line is the critical stress area of any material. I have over the
years talked to customer who are trying to understand the concept of
stress, mention the simple process of bending a coat hanger a few
times and the wire breaks. What happened. Essentially bending causes
stetching on the outside and compression on the inside. This activity
causes release of heat. Think about it. I can’t tell you, you have to
discover it for yourselves or you will not hear it!


#8
On stones with points that are set in certain ways, sometimes the
points will break from the pressure of the cooling metal. If you
have a marquis set into a massive setting and solder on it, it can
happen that it will come out of the pickle broken just from the
contraction of the metal on cooling. 

A little clarification on how this is possible may help. Diamond
expands less upon heating than does the gold, so while it’s all
heated to soldering temps, the diamond is loose in the "expanded"
setting. When everything cools, both will regain their original
dimensions. If the diamond remains in the same position as everything
cools, all is well. But if the diamond shifted even a little while
things were hot and the diamond was slightly loose, if it gets
caught there and cannot return to it’s original seated position as
the metal cools, then you can end up with a whole lot of pressure
being applied by the contracting metal because the points on the
stone are no longer in their seats.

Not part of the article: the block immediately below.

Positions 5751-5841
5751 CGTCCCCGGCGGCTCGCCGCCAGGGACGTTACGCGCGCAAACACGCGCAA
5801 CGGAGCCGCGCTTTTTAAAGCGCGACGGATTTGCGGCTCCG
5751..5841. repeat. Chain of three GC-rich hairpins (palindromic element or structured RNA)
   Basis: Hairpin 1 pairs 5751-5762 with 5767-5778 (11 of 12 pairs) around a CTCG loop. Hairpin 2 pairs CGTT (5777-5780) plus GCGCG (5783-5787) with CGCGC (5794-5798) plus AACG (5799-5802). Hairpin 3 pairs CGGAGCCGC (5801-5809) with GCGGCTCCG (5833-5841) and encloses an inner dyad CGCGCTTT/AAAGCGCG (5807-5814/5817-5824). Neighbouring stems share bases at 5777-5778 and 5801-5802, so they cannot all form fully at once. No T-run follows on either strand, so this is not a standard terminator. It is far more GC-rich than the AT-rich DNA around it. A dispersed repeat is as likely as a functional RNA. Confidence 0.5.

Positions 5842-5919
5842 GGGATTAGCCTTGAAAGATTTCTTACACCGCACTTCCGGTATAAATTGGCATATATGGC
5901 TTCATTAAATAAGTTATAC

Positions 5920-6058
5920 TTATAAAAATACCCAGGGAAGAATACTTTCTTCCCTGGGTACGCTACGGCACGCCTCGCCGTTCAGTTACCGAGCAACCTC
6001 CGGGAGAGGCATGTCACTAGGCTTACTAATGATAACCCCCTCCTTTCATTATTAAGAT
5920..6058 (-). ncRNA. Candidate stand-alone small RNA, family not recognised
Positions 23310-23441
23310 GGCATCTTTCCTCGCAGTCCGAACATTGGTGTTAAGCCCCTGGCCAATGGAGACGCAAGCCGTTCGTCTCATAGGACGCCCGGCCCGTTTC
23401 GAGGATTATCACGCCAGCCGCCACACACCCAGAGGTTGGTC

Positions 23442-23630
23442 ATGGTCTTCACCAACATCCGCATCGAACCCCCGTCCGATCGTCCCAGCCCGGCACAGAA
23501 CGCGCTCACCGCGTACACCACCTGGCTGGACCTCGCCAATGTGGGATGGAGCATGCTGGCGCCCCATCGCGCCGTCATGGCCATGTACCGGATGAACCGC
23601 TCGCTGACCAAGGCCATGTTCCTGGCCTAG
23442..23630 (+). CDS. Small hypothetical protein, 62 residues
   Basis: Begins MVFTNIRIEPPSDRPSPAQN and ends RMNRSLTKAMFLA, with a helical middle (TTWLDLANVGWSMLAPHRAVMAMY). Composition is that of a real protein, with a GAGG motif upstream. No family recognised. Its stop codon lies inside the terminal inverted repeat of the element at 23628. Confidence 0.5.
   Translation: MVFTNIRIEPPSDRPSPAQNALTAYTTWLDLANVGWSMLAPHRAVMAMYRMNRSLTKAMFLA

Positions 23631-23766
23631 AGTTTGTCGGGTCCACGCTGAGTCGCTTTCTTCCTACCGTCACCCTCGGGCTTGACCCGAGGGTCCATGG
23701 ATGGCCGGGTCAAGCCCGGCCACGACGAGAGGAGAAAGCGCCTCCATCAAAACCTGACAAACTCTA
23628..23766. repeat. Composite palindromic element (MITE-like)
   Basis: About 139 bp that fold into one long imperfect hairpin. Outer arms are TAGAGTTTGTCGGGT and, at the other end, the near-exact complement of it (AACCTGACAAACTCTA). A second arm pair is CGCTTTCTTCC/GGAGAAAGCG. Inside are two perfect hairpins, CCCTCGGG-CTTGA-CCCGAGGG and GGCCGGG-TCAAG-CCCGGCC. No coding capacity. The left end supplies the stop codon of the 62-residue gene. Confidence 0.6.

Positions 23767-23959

The other situation that happens, and this may be even more common,
occurs mostly when retipping prongs on these stones. As noted above,
the head and prongs tend to expand more than the stone upon heating,
so any gaps between stone and metal in or near the seat become
larger. If the solder you are using to solder on new tips flows down
into the seat or that gap, then as the head cools, there is now less
space, and the nicely fitted seat no longer fits the point, being
now filled with solder. That, just as with the shifted stone, is a
recipe for disaster.

The first situation is avoided in part by simply not being too
aggressive and over heating the whole thing. Work where you need to,
not overly heating the whole assembly. Also, use enough boric acid
fire coat on the diamond. In addtion to providing protection against
burning the diamond, it also provides a bit of a fluid layer the
diamond floats in. As the setting expands, this tends to keep the
diamond from shifting too much out of position, and aids it in
regaining it’s proper position as the metal cools. Also, while
working, simply pay attention to the stone. If it shifts, you can see
it do so, and move it back if you need to before the metal cools down
again.

The second situation is avoided also by working “small”, to keep
thermal expansion of the whole setting to a minimum, so gaps don’t
open up. but mostly, it’s avoided by careful torch control and use
of the right amount of solder so you don’t have lots of extra solder
flowing where you don’t want it to. Even if the stone is not